by David M. Roth
Dimitra Skandali gives lie to the old saying, “a rolling stone gathers no moss.” The artist, who divides her time between San Francisco and far-flung artist residencies, often uses sea plants gathered from her travels to express an unfathomably deep affection for ocean waters, particularly those surrounding the Greek island of Paros, her birthplace and spiritual touchstone.
My first encounter with Skandali’s work came at her MFA show, staged in 2013 by SFAI at the Old Mint. In the dungeon-like basement of that building, she installed a giant seaweed ball and suspended woven strands of aquatic plant life from the ceiling, lending that already-spooky environment the trappings of a low-grade horror movie scented with sea musk. It won her SFAI’s best-in-show award.
Her output today, which has appeared in solo exhibitions in the U.S. and abroad, ranges from intimate map-like drawings and delicate small-scale seaweed-on-glass sculptures to installations involving, sea plants, fabric, embroidery, painting, soundscapes and projections of light and moving images. Here, examples of the latter are suitably downsized to fit the compact exhibition space that the gallerist Don Soker runs out of his Mission District apartment.
The centerpiece of the show, however, is a series of 13 ink-on-paper drawings. Sandwiched in glass and framed in wood imported from Paros, they hang from the ceiling like mobiles, twisting slowly in the air currents. Each is based on a nautical map re-created from handwritten excerpts from T.S. Eliot’s Four Quartets. The words appear as “islands” of nearly inscrutable cursive, which open out into white expanses marked by numerals and dotted lines that correspond to nautical depths. Should you wish to read the texts without eyestrain, a book of Eliot’s poems is available nearby. But the greater pleasure comes from contemplating the objects themselves, a “floating” combination of topographic mapping, concrete poetry and what, in a different context, might be seen as treasure maps.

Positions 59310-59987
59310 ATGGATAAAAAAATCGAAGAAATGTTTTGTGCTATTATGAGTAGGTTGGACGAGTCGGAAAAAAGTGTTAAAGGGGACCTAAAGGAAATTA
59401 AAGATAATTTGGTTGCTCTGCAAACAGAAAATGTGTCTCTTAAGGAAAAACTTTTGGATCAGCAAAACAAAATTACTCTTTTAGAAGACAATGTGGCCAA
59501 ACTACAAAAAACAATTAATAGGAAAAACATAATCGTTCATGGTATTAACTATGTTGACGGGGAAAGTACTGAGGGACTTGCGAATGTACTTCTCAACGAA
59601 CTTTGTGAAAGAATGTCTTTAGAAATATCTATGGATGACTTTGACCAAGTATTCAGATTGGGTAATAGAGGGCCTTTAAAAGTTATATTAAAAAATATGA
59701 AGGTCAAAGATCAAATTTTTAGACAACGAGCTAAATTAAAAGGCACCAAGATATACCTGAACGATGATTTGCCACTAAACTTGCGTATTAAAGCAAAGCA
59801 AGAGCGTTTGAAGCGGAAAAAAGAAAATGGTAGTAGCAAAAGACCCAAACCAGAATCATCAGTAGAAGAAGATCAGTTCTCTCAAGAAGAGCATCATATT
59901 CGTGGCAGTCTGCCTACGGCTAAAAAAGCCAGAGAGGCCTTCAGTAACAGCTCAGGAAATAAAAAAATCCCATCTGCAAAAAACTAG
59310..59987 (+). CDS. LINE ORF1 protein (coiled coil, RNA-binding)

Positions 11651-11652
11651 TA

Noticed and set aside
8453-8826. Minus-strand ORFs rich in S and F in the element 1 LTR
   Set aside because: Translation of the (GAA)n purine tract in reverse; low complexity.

Behind them hang two swaths of cheesecloth embroidered with strands of sea grass. These, too, speak of instability, fragility and transience. One depicts Northern California earthquake faults as a wobbly lattice; the other shows similar forms bathed in pink or green light; the colors shift according to where you stand. Neither piece by itself generates much excitement. But the light is something else. It emanates from a sheet of stained cellophane whose crinkly surface projects colors across the room and onto the fabric. Point your smartphone camera at the cellophane and ghostly figures appear along with a strange green blob: a nearby houseplant, fantastically distorted.
I doubt very much that Skandali intended this simple conveyance of light to mimic an experiment in augmented reality, but it comes close. It’s also entirely possible that she actually painted these fugitive forms as a way of surreptitiously injecting a corporeal image – perhaps her own – into the installation. Whatever the case, Skandali appears to have opened a window, one that literally casts fresh light onto (and into) the watery universe she inhabits and so provocatively evokes.
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Dimitra Skandali: “In my end is my beginning” @ Don Soker Contemporary Art through June 23, 2018.
About the author:
David M. Roth is the editor and publisher of Squarecylinder.